Hounslow Heath Aerodrome was a grass airfield, operational 1914–1920. It was situated in the London borough of Hounslow, and in 1919 was the location from which the first scheduled daily international commercial air services took place.
Staying in Hounslow
Owing to its proximity to Heathrow and the ease of access into Central London, central Hounslow has developed a number of new hotels – some converted from former office buildings. A greater number of large hotels exist by Heathrow, on the A4 Bath Road; these are mentioned in London Heathrow Airport/Harlington.
Hounslow Heath and other parks
Hounslow Heath is a large public open space and local nature reserve to the west of Hounslow, a London borough. It now covers about 200 acres (80 ha), the residue of the historic Hounslow Heath that covered over 4,000 acres (1,600 ha).
The Heath has major historical importance, originally routes from London to the west and southwest of Britain. Staines Road, the northern boundary of the present Heath, is formerly the Roman Road, Trinobantes There are several historic references to Roman camps on or close to the Heath. Continuous recorded history dates back to Norman times. It gave its name to the former hamlet of Heathrow.
Hounslow has a very high immigration rate. According to the 2011 Census, more than 50% of Hounslow residents are born outside of the UK. The crime rate in Hounslow has soared tenfold since 2001, partly due to the high influx of foreign immigrants. Hounslow also has a very severe rat problem, with vermin being regularly sighted.
A programme dated 7 July 1935 suggests that there may have been motor cycle speedway racing at a venue in Dockwell Lane branded as Hounslow Speedway. Best information suggests there were more than one meeting staged in conjunction with the Hounslow Motor Cycle and Car Club.
- Singer-songwriter and Genesis drummer Phil Collins was born and raised in Hounslow
- Singer-songwriter Elvis Costello attended Archbishop Myers' Secondary School (now St Mark's Catholic School)
- Singer-songwriter, model and occasional DJ Sophie Ellis-Bextor was born in Hounslow
- Actor Cyril Cusack (1910–1993) lived in Hounslow at the time of his death
- Mo Farah, Olympic 10,000 m and 5,000 m gold medalist, lived in Hounslow
- Ian Gillan, vocalist of rock band Deep Purple, was born in Hounslow
- Psychiatrist Professor Simon Gowers grew up in Hounslow
- Gustavus Green (1865–1964), aircraft engine pioneer, was born in Hounslow
- Charles Hawtrey (1914–1988), Carry On film legend, was born in Hounslow
- Actress Patsy Kensit lived in Hounslow during her teenage years
- Eminent historian Francis Maddison (1927–2006) was born and educated in Hounslow
- Bill Mason, Olympic rowing silver medalist and coach of Imperial College London rowing team, lives in Hounslow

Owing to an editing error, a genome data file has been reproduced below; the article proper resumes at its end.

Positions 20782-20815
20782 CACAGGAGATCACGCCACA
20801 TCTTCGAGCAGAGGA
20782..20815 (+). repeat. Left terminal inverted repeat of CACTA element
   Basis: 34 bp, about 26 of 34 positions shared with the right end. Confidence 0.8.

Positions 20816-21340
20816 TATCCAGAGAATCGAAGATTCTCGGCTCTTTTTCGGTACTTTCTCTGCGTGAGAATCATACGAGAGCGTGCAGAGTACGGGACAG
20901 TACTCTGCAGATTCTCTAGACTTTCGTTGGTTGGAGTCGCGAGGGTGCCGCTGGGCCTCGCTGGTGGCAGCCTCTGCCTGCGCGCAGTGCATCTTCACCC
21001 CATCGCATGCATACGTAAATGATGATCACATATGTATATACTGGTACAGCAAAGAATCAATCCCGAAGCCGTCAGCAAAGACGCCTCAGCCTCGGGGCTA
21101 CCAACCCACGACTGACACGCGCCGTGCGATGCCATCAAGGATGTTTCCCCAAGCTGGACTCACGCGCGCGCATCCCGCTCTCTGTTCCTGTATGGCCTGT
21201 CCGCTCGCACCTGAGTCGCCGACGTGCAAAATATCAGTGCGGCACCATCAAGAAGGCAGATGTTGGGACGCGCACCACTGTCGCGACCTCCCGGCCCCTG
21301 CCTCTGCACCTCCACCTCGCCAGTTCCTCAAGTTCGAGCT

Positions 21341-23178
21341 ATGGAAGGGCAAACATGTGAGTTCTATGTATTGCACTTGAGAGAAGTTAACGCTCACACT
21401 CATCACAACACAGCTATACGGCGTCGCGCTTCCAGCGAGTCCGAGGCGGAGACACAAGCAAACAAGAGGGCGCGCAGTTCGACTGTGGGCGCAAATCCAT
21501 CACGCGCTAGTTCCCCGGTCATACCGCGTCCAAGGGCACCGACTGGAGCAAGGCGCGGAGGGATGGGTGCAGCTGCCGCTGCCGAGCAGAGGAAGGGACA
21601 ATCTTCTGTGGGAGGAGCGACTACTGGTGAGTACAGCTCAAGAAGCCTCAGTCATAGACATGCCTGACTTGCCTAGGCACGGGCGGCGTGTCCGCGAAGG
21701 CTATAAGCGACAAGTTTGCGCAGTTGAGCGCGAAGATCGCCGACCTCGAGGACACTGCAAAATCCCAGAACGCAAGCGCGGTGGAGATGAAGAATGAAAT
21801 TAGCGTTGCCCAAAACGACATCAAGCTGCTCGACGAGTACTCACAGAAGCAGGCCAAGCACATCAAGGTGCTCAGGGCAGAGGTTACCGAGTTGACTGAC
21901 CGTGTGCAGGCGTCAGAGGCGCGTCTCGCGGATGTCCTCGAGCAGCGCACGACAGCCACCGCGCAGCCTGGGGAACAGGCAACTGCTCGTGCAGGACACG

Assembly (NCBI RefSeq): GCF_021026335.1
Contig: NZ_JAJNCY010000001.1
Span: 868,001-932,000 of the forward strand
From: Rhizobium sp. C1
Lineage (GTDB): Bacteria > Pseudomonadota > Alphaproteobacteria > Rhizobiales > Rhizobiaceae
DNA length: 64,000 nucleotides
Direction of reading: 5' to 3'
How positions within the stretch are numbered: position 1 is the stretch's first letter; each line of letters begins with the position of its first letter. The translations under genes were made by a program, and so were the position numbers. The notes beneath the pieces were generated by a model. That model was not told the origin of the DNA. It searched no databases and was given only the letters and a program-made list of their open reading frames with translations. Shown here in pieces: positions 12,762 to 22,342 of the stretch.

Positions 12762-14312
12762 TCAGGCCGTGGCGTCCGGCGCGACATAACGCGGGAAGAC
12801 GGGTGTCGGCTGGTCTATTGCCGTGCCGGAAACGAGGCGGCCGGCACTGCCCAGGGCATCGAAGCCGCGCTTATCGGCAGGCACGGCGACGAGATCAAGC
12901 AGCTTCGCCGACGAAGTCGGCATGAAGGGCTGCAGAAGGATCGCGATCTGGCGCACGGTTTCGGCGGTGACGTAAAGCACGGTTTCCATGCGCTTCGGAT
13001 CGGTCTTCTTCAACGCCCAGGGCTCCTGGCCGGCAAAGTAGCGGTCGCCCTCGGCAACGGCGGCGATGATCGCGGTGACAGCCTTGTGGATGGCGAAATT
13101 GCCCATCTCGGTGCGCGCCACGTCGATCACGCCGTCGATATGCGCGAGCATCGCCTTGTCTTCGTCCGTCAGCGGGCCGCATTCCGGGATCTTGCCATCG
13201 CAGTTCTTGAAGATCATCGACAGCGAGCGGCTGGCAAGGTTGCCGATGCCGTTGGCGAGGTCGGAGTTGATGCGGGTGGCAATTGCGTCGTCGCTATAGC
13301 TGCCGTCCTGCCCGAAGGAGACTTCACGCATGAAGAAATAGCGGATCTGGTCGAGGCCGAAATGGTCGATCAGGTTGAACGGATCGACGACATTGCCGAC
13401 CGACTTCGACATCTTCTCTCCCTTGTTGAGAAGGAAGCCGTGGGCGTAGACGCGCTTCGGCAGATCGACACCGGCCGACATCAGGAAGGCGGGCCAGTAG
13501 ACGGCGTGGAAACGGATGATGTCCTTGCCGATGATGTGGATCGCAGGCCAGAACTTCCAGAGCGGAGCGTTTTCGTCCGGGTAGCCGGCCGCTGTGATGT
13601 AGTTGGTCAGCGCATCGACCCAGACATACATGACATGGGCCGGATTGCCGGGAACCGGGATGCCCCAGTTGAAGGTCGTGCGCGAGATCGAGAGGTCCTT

- Ian McLagan, keyboardist of the Small Faces and Faces, was born and raised in Hounslow
- Award-winning musician M.I.A. was born in Hounslow
- Father Ted actor Dermot Morgan (1952–1998) lived in Hounslow at the time of his death
- Alistair Overeem, mixed martial arts champion, was born in Hounslow
- Sir Alec Reed, founder of the REED employment agency, was born in Hounslow
- Cyril Vosper (1935–2004), adherent then critic of Scientology, was born in Hounslow
- Maria Whittaker, 1980s Page Three girl, was born in Hounslow
- Actor Jack Wild (1952–2006), Artful Dodger in the film Oliver! and star of H.R. Pufnstuf, grew up in Hounslow
- Violet Englefield, the actress and singer, was born in Hounslow.
- Professional DancerDarren Panton Royal Ballet School became the first black male to graduate through the school, was born in Hounslow and lived in Hounslow during his time there
Hounslow is twinned with the following settlements around the world:
- Royal Mail, Address Management Guide, (204)
- Daniel Lysons, 'Heston', The Environs of London: volume 3: County of Middlesex (1795:22–45): accessed 6 August 2010.
- Quoted in Acworth, WM 'The Railways in 1843' in Morgan, B (1963) Railway Lover's Companion, Eyre & Spottiswoode, P90
- English Heritage. "Details from listed building database (1079602)". National Heritage List for England. The similar example of 44–50 Bath Road: also in brown brick and as is sometimes seen, has been painted.
- English Heritage. "Details from listed building database (1080312)". National Heritage List for England. The Lawn
- "Not one more night: Singer Phil Collins announces his retirement". Dailymail.co.uk. Retrieved 5 June 2012.
- Turnbull, Simon (12 August 2012). "Magical Mo Farah races into land of legends during London 2012". Independent.co.uk. Retrieved 16 August 2012.
- "Simon Gowers, Prof". Institute of Psychology, Health and Society. Retrieved 23 September 2012.
- Cumber, Robert (17 December 2010). "Council to revive links with Palestinian town". Hounslow, Heston & Whitton Chronicle. Retrieved 16 August 2012.
|Wikimedia Commons has media related to Hounslow (town).|
- Hounslow Online – www.hounslowtw3.net Hounslow's local community website
- Community Guide to Hounslow – www.activhounslow.com Hounslow's online guide